Although the martial arts performances are mighty impressive in the film, hardly any of the actors actually knew karate when they signed on for it. William Zabka, who played Johnny, revealed in an interview for The A.V. Club that he had been a wrestler in high school but that he had gotten a back injury from it. He was afraid his injury might act up when he began his karate training, especially since he had to do four hours of practice, five days a week.
Ralph Macchio was also a complete novice when it came to martial arts.
Luckily, they had a great trainer called Pat E. Johnson, who was a seasoned professional when it came to martial arts and impressive combat skills.
While you might think there’s nothing shifty going on in a classic family film like The Karate Kid, you might be surprised to know that behind the scenes, this iconic movie faced a lawsuit from a disgruntled man who thought he’d been wronged.
It’s not unusual for a blockbuster film to come under attack from people wanting in on part of the money it makes, and The Karate Kid, according to the LA Times, faced legal action when a karate instructor called Bill DeClemente accused the film of ripping off his nickname.
Apparently DeClemente had been using the moniker “The Karate Kid” for his business cards and promotional work.
Luckily for the film, the legal suit was dismissed, as only a few people ever really knew about this man’s apparently famous nickname.
Anyone familiar with the film and certainly everyone who has chosen to dress like The Karate Kid for Halloween will know that the Daniel LaRusso look isn’t complete without his blue and white headband.
An article in the Huffington Post reveals that this sartorial choice was actually quite accidental. According to Ralph Macchio himself, Pat Morita just happened to have the lotus-flower print handkerchief in his pocket, and after using it to pat his brow, decided to put it on Ralph’s head.
There was no mention of a headband in the script, but this little improvised costume addition has gone down as one of the most recognized pop-culture accessories of all time.
Can you imagine Daniel LaRusso without it? Neither can we.
We’ve all heard stories about actors being gifted with sentimental gifts after a film wraps and we’ve certainly heard a few tales about members of the cast and crew picking up pieces of set memorabilia to take home as keepsakes. However, one of the best stories of a lead actor going away with post-filming presents has to be Ralph Macchio and his Karate Kid presents.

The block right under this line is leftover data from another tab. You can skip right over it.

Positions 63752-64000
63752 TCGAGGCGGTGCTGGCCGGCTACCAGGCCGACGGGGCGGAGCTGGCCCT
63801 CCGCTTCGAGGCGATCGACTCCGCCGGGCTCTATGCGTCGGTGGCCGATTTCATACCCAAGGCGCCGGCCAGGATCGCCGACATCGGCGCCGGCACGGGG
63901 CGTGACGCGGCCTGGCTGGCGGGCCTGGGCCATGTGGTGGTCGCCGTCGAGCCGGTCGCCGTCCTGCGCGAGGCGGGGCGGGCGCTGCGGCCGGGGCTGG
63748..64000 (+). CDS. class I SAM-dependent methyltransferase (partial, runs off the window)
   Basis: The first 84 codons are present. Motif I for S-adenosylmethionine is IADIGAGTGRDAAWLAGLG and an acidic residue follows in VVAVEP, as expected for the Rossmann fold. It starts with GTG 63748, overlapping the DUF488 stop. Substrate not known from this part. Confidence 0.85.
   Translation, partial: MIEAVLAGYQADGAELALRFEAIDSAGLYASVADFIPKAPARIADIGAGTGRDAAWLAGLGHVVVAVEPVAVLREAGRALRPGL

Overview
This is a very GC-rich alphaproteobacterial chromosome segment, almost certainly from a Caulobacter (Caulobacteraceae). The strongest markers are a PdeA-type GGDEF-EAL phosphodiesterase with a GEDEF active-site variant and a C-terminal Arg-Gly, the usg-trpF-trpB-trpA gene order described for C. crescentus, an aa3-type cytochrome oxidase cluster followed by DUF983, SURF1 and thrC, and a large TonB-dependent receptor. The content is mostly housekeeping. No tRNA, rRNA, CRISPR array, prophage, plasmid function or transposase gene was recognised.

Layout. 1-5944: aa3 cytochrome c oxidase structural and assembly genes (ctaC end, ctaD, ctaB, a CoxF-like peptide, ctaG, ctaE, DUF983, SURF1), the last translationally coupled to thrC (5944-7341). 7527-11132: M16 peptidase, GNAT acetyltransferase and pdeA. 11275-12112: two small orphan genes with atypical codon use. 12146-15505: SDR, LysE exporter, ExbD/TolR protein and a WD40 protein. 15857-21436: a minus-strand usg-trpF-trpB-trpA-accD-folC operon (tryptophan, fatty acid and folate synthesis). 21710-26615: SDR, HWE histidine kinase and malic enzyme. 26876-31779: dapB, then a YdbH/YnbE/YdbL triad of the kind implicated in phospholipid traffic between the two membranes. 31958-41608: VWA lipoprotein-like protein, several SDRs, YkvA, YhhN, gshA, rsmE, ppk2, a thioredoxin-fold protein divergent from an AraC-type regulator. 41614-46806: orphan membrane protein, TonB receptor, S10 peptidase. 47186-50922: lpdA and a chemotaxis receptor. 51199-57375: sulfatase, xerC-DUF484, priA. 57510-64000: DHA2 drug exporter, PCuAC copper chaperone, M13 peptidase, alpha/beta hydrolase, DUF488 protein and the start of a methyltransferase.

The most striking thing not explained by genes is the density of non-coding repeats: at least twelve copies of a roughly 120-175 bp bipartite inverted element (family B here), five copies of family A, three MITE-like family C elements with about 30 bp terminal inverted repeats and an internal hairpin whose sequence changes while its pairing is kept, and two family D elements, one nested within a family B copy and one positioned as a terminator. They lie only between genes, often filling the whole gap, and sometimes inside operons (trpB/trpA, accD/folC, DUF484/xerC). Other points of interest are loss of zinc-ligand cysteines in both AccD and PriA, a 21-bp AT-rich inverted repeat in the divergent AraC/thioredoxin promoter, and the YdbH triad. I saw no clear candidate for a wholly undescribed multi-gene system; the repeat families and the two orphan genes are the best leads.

Not only did the actor reveal to the Huffington Post that he was given the trophy that Daniel LaRusso wins after the Karate Championship, but according to IMDB, he was also given Mr. Miyagi’s yellow car that he so diligently had to “wax on, wax off” and that was given to Daniel by Miyagi for his birthday in the film. Not a bad swag bag for a film wrap.
Although The Karate Kid was a huge box office success and has gone down in memory as one of the classic films of the 1980s, many of its actors either went on to have very nondescript acting careers or fell out of fame almost completely.
That being said, there were a few faces that appeared in the film that you might have thought looked a little familiar but couldn’t quite place.
The movie cast a number of actors whose parents were screen legends.
Chad McQueen played Dutch, the blond friend of Johnny Lawrence’s who was also a member of the Cobra Kai dojo. Chad McQueen is the son of the legendary actor Steve McQueen. Also in the film were Frankie Avalon Jr. and John Travolta’s nephew.
Daniel’s victory over Johnny at the karate championship is the perfect ending to The Karate Kid and it’s certainly one that inspired hope and self-belief in its audience members. However, fans of the film might be surprised to know that this wholesome, good-defeats-bad ending wasn’t originally how the film was meant to finish.
According to Slate, the opening scene of the film’s sequel, where we see a confrontation going on in the parking lot between Kreese and Mr. Miyagi, was actually supposed to be the end scene of the first movie. The original script, as well as B.B. Hiller’s novel of the film, had this parking lot scene as the conclusion to The Karate Kid.